Winning the systems arms race
Better ideas alone can't give us information superiority. We have to turn those ideas into systems and bring them to the fight faster than our adversaries. Our US military's innovations are second to none, but too often, system developments become science projects producing complex, fragile systems that can take so long to build they're obsolete before they deploy.
Born and bred in the Navy’s SBIR program, Truenumbers is a completely new and practical approach to data that applies inside and outside the database, in code, networks, and even in documents and spreadsheets. As a framework for building next-generation defense systems, it is refreshingly common-sense, rugged and to the point, delivering systems quickly, that can adapt to changing data requirements without starting a whole new development cycle.
Truenumbers layers on top of proven technology stacks, providing a common data language across systems and domains. Both human and machine readable, Truenumber data is supported by scalable storage and system services that just work. No science projects, no ontologies or endless abstract modeling exercises. Defense-specific capabilities of Truenumbers include built-in classification and need-to-know enclaving, support for open and Windows environments, and the ability to run on a range of devices from tiny Raspberry PI and Arduino controllers to big-data clusters.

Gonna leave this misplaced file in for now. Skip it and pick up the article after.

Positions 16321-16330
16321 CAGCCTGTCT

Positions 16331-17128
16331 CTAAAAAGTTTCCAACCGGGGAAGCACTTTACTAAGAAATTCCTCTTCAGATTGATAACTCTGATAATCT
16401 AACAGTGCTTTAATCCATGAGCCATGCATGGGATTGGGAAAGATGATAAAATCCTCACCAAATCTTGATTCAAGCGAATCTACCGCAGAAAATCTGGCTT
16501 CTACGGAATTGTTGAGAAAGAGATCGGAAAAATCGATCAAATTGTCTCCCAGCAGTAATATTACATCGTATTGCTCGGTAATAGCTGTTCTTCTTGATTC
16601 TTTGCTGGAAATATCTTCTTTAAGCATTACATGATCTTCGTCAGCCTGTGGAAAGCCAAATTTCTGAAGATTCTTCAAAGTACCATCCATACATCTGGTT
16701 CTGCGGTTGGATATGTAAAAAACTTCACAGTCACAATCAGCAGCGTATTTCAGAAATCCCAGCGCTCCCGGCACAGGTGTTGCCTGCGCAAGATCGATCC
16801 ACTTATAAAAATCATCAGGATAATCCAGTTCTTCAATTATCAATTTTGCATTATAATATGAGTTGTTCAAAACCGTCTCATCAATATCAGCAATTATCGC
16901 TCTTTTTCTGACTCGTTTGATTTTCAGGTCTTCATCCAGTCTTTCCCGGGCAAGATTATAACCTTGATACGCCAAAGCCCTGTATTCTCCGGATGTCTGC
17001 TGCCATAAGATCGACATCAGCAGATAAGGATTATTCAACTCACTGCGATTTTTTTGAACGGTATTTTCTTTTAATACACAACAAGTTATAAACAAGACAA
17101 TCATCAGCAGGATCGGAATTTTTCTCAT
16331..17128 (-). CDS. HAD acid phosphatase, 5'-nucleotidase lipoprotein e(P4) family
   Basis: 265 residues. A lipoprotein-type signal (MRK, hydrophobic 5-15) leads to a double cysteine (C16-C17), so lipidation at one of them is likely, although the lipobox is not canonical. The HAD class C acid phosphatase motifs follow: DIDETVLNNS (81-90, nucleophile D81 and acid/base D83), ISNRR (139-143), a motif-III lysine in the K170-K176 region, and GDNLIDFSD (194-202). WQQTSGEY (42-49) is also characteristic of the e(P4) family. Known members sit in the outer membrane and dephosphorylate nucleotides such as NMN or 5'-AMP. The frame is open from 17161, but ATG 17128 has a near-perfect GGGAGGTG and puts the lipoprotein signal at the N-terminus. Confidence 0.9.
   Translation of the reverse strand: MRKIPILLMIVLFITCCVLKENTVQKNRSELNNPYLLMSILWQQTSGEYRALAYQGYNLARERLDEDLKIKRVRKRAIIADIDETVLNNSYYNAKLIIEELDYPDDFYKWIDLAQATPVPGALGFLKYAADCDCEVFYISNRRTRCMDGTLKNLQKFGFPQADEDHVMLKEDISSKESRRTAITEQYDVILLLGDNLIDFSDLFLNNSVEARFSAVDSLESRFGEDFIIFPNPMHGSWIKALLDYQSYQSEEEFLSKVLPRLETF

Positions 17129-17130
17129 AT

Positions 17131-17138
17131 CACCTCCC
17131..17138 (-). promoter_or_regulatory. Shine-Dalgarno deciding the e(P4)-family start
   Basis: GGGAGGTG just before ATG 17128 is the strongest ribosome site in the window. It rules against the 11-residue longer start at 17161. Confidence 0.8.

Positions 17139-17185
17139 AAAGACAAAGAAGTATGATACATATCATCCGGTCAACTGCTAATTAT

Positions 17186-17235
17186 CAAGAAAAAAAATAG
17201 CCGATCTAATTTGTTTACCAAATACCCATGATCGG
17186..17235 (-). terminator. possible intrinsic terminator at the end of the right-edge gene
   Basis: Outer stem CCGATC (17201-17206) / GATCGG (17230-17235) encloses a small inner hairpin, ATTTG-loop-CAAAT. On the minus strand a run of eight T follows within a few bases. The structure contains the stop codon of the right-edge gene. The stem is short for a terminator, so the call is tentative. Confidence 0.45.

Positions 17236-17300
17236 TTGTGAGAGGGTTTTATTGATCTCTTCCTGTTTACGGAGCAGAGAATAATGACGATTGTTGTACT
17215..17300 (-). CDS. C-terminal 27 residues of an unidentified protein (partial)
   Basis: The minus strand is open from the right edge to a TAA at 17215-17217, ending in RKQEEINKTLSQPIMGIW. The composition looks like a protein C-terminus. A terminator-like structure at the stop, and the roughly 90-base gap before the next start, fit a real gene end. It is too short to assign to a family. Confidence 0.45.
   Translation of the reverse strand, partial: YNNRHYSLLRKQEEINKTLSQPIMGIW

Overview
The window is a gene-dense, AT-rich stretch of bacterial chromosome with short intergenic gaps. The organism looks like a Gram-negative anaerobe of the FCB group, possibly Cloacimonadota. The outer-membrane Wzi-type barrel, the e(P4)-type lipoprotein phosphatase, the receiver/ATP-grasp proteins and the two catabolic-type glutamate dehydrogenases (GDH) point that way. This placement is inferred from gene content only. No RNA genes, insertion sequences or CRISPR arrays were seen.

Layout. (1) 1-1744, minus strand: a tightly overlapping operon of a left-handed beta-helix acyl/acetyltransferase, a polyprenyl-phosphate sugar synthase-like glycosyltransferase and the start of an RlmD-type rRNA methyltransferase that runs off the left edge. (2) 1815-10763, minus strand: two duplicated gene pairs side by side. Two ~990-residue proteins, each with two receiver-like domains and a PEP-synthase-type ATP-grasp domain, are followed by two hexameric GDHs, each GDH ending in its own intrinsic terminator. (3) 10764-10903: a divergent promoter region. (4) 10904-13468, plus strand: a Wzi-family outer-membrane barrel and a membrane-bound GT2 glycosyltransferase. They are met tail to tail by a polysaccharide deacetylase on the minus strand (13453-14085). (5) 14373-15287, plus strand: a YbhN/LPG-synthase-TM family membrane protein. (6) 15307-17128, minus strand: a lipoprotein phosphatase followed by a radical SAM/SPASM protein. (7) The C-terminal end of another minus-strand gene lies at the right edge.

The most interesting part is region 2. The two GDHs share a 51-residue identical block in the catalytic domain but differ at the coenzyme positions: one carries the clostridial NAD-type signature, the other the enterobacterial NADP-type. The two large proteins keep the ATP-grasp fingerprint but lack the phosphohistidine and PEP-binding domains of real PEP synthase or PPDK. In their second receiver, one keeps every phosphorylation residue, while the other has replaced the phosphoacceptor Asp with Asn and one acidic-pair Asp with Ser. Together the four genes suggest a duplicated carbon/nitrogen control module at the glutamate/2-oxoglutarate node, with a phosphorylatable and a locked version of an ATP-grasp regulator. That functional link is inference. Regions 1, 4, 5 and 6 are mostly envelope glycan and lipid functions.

Truenumber data is a collection of individual encrypted and traceable data items called truenumbers. It is robust in D-DIL environments because one truenumber is knowledge, and the more you receive, the more you know. If you lose a few, you haven't lost everything. This ‘atomic’ nature of truenumbers means that validity and authority stay with a truenumber whether connected to a database or not. So, a truenumber in an email is just as secure and authoritative as a live connection to a database.
Truenumbers provides a new approach to military systems that can stand the test of time, and give us the competitive advantage needed to maintain information dominance.